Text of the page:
Lansdowne hedge fund takes huge 'short' on Tullow
ONE of the biggest hedge funds in the City of London is short-selling Tullow Oil. Lansdowne Partners has taken a huge short position on the Irish company, which is traded mostly on the London Stock Exchange.
According to filings published by UK regulators, the fund now holds a net short of 1.33pc on Tullow.
This means Lansdowne has bet that Tullow shares will fall and has backed it by shorting 1.3pc of Tullow's issued share capital.
Both Lansdowne and Tullow declined to comment on the disclosure. However, market watchers said the disclosure was unlikely to be a bet against Tullow specifically.
Lansdowne has gone short against a number of companies, including Tesco, BSkyB and Prudential. The moves are being seen as more of a hedge on different sectors, rather than on a particular company.
Under UK rules, investors have to declare if they have a net short position on a company of more than 0.5pc. They only have to disclose a long position if it hits 3pc of a company.
Short-selling occurs when an investor sells shares in a company, then buys them back at a lower price and pockets the difference. In practice, investors tend to do this using borrowed shares, rather than with shares they own outright.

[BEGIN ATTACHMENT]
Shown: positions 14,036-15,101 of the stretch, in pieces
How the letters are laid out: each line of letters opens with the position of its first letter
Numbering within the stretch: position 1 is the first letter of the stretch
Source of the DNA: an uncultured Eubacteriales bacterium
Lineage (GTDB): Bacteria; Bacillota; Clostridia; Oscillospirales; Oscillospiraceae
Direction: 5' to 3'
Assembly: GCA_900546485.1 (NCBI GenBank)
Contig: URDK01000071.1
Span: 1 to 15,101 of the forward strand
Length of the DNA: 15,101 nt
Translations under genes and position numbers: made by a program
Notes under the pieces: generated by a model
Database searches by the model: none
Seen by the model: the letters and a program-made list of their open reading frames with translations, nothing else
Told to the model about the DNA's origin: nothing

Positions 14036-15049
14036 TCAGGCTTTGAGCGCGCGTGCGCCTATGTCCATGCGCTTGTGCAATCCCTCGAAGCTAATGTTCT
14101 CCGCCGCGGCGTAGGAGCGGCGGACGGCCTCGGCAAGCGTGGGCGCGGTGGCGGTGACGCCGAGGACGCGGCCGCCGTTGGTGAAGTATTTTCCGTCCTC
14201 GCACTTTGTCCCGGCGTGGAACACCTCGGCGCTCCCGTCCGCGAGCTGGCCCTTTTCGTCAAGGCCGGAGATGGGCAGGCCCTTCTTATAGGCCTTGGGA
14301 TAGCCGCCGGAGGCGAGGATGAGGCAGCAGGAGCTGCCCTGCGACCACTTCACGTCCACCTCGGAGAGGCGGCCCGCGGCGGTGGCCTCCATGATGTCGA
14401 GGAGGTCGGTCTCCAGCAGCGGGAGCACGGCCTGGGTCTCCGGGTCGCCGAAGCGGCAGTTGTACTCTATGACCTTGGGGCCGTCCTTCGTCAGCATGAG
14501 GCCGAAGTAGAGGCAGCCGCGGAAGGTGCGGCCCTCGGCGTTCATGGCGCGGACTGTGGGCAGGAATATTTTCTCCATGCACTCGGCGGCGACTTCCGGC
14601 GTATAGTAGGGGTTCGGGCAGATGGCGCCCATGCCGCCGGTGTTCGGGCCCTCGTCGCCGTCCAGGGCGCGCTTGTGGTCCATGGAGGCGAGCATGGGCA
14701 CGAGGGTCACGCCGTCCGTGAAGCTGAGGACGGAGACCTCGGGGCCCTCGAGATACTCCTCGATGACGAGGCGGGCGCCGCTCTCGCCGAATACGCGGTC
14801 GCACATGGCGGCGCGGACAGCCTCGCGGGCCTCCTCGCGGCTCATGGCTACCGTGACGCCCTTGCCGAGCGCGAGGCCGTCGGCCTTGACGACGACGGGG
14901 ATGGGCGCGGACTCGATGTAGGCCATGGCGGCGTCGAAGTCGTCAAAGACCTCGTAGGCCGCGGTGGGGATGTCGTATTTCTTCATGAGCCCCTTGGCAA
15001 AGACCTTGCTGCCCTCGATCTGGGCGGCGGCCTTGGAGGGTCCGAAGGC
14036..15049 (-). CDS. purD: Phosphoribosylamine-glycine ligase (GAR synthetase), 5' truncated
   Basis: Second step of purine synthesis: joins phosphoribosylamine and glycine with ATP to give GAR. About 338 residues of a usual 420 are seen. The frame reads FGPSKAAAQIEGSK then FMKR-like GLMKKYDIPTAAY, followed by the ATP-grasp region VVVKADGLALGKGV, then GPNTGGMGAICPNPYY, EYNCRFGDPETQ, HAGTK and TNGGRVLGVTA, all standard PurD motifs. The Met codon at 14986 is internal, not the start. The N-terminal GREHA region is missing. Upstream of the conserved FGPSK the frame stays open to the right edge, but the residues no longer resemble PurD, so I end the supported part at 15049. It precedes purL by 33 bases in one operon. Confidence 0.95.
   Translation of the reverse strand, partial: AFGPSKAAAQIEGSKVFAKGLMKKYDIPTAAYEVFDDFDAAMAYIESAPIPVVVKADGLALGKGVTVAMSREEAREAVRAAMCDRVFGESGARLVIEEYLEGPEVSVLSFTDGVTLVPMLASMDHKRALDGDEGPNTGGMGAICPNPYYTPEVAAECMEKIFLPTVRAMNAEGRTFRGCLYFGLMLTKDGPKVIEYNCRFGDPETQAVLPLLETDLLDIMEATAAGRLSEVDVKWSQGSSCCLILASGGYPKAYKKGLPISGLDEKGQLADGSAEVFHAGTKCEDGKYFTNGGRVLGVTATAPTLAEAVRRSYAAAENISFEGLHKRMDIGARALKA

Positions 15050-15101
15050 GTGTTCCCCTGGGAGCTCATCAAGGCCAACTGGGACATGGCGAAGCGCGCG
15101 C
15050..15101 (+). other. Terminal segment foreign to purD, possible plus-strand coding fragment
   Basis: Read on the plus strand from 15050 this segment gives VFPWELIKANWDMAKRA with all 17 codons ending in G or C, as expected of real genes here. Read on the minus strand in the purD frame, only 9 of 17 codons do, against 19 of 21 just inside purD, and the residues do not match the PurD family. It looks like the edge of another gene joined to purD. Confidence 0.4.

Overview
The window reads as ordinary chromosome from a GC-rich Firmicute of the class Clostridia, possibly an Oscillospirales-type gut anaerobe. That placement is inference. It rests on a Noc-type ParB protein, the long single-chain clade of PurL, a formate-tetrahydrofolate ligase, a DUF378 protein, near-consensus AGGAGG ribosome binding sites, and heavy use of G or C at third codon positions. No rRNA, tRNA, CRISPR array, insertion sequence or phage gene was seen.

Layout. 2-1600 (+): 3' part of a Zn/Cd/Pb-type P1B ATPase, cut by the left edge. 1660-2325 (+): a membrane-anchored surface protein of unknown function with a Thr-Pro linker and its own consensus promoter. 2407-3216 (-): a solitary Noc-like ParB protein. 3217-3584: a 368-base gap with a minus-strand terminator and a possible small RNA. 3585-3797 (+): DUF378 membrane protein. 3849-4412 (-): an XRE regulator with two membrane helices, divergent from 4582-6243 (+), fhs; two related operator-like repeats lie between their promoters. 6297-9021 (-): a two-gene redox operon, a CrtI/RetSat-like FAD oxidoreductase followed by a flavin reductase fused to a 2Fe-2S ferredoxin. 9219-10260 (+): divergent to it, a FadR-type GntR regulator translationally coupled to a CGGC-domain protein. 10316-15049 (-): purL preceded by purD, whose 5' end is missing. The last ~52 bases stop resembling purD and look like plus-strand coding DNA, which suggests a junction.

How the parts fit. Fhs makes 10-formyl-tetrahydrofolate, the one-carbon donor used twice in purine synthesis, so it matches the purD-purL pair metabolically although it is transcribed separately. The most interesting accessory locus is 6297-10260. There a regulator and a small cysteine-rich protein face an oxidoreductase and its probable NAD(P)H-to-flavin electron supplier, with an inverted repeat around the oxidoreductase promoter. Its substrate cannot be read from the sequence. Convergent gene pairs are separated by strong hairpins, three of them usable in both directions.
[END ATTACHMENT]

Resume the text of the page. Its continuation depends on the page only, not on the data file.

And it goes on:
The practice has been controversial during the financial crisis, with numerous companies and governments accusing short-sellers of driving them into the ground. Various institutions have instigated short-selling bans at different times.
Advocates of short-selling, however, have described themselves as providing "price discovery" by helping investors realise the true value of a company, while also offering extra liquidity to the market.
One of the biggest investment funds in Europe, Lansdowne Partners earned notoriety in 2007 when it reportedly made a multimillion-euro profit on the collapse of UK lender Northern Rock after it bet that the bank would fall.
Overall Tullow is the 39th most shorted share on the London Market. US investor David Einhorn's Greenlight Capital is short Daily Mail and General Trust by 4.37pc -- the biggest position by far.